The city council approved a previous site plan for a 78,000-square-foot strip mall in 2008, but the developer now wants approval to downsize it by about 20 percent for four freestanding buildings.
Marietta-based developer Columbia Properties demolished a former Home Depot garden center and is planning to move in a Krispy Kreme, Del Taco, Auto Zone and a bank. The site already contains a Race Trac gas station and the Smyrna Eye Group.
Developer attorney Garvis Sams said with “reduced density” will come “ingenious” landscaping and brick construction to blend in with the existing tenants.
“In terms of style and architectural components, we tried to do what the city wanted us to do,” he said. “We tried to make it consistent but at the same time obviously we want to keep the brands.”
If approved, the site could be built within the year, he said.
At a Feb. 8 town hall meeting held by council members Wade Lnenicka and Ron Fennel, officials and residents discussed the planned changes on the site.
“I’m excited about us getting a Krispy Kreme,” said Smyrna Mayor Max Bacon.
Meeting attendee Bryan Wasson said he didn’t see how the new tenants will add value to his home in walking distance on nearby Lois Street.
“They’re good businesses, but it seems you’re just getting the space filled up versus what will really add value to our community. It adds some tax base but none of this makes my home worth more,” he said.
Sams said the new businesses will be long-term creators of jobs.
“We’ve got 15- and 20-year leases from two of the users and Auto Zone is buying their site. All of them are spending multiple millions of dollars,” he said. “One’s going to bring 50 jobs, another 60 jobs. We think from an economic perspective, we don’t think it’s going to diminish value. It’s going to add value.”
Like other attendees, Wasson said there are already businesses nearby catering to local appetites.
“We have a Dunkin Donuts, we have a Taco Bell, we have a car wash,” he said.
Krispy Kreme representative Mike Neal of Sandy Springs-based Colliers International said the difference is the fundraising help his client gives to local nonprofits.
“If you’ve been in the Southeast long, you know one of the best things about them is their community outreach program,” he said. “They have a positive impact. It’s not just about coming here and selling donuts.”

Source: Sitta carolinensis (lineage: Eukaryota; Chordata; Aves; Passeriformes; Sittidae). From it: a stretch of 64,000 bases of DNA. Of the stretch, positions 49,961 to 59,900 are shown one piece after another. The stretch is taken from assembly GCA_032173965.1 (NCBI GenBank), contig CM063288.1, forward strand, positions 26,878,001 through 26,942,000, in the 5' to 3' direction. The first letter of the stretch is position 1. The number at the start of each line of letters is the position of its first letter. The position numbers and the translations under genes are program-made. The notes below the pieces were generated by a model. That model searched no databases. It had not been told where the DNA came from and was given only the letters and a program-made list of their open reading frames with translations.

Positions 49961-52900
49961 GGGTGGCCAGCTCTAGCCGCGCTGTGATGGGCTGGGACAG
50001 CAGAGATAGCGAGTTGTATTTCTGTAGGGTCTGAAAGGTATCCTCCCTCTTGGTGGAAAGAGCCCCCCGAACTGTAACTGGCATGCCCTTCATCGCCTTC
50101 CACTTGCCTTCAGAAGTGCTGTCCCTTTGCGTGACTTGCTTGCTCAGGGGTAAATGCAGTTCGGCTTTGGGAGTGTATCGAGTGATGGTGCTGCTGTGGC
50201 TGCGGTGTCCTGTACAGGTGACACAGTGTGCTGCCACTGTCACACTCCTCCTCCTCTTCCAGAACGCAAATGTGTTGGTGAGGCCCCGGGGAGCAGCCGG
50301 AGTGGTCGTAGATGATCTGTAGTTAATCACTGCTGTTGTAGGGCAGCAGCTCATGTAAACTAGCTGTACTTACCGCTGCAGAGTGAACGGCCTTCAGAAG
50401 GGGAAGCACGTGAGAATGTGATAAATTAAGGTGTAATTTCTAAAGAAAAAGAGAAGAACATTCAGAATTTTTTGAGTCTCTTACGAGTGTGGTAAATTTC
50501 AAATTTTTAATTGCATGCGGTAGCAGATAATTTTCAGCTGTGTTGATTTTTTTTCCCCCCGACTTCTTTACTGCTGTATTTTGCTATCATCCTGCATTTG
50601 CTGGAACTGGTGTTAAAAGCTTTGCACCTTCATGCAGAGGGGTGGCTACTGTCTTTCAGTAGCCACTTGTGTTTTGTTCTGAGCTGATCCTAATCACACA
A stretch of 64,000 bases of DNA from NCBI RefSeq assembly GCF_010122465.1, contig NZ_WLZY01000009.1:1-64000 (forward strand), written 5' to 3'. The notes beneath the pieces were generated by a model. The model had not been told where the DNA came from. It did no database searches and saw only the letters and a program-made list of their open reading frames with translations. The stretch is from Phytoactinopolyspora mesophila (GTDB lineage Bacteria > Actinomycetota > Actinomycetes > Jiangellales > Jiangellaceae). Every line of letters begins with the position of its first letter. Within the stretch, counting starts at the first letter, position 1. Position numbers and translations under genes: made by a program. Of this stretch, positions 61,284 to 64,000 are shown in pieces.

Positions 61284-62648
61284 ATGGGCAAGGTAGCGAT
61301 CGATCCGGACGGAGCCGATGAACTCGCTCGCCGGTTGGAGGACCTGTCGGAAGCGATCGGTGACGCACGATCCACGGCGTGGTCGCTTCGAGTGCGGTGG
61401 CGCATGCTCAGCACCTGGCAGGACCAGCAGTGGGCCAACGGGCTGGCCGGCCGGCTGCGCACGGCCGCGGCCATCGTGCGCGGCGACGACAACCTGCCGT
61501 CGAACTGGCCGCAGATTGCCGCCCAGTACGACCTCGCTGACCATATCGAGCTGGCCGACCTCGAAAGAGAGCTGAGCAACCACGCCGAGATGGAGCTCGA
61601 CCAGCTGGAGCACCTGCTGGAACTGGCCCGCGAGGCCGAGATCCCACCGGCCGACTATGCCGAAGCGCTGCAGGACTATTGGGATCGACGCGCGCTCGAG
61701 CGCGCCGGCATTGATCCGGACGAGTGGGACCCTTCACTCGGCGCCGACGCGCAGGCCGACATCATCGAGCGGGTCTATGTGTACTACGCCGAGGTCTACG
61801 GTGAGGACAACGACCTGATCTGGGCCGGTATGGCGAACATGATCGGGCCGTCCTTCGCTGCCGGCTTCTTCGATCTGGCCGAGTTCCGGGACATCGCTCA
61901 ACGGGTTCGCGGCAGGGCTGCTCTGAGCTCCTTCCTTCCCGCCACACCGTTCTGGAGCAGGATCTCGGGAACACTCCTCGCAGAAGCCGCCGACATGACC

Residents suggested higher-end food retailers like Starbuck’s and Trader Joe’s, which project manager David Shanahan of Vinings-based Trilogy Group said are elusive.
“Starbucks is very particular about where they go,” he said. “Trader Joe’s has a limited number of stores. Everyone wants one.”
The tenants they have, Shanahan said, are going to do well.
“For them to take this parcel and redevelop it, it’s going to bring life to this corridor. What I would point to is their financial strength. That’s just as important as the service they provide,” he said.
Cobb County Commissioner Bob Ott also attended.
He said the corner is part of his goals for 2013.
“What I propose for this next year is to start a South Cobb redevelopment plan starting at S. Cobb Drive and (Interstate) 285,” Ott said.
Once a stakeholders’ committee of 10 homeowners and 10 business owners find out what other stakeholders want, he said developers gain confidence.
“From a developer’s viewpoint, the one thing that is music to their ears is (when) they come to me and I say, ‘If you can develop the best plan, the community will support it,’” Ott said.
Fennel said the Columbia Properties plan helps create a gateway.
“One thing that is really important for those of us in the city that are looking to our future, is our gateways. What is the gateway to Smyrna in each of the corridors? We’re taking a look,” he said. “Having this site ultimately built out in some fashion is part of the gateway for Smyrna on this side of town.”
He recognized the concerns of nearby homeowners.
“It’s important to residents of Vinings Estates, Lowe’s Point and other places nearby, to have it done right,” he said.
Ott said sometimes compromises have to be made.
“It’s not necessarily what they originally told you. In this economy, sometimes councils and commissioners need to make some tweaks,” he said. “A lot of developers are like lemmings. If they see something, they ask, ‘What do they know that I don’t?’”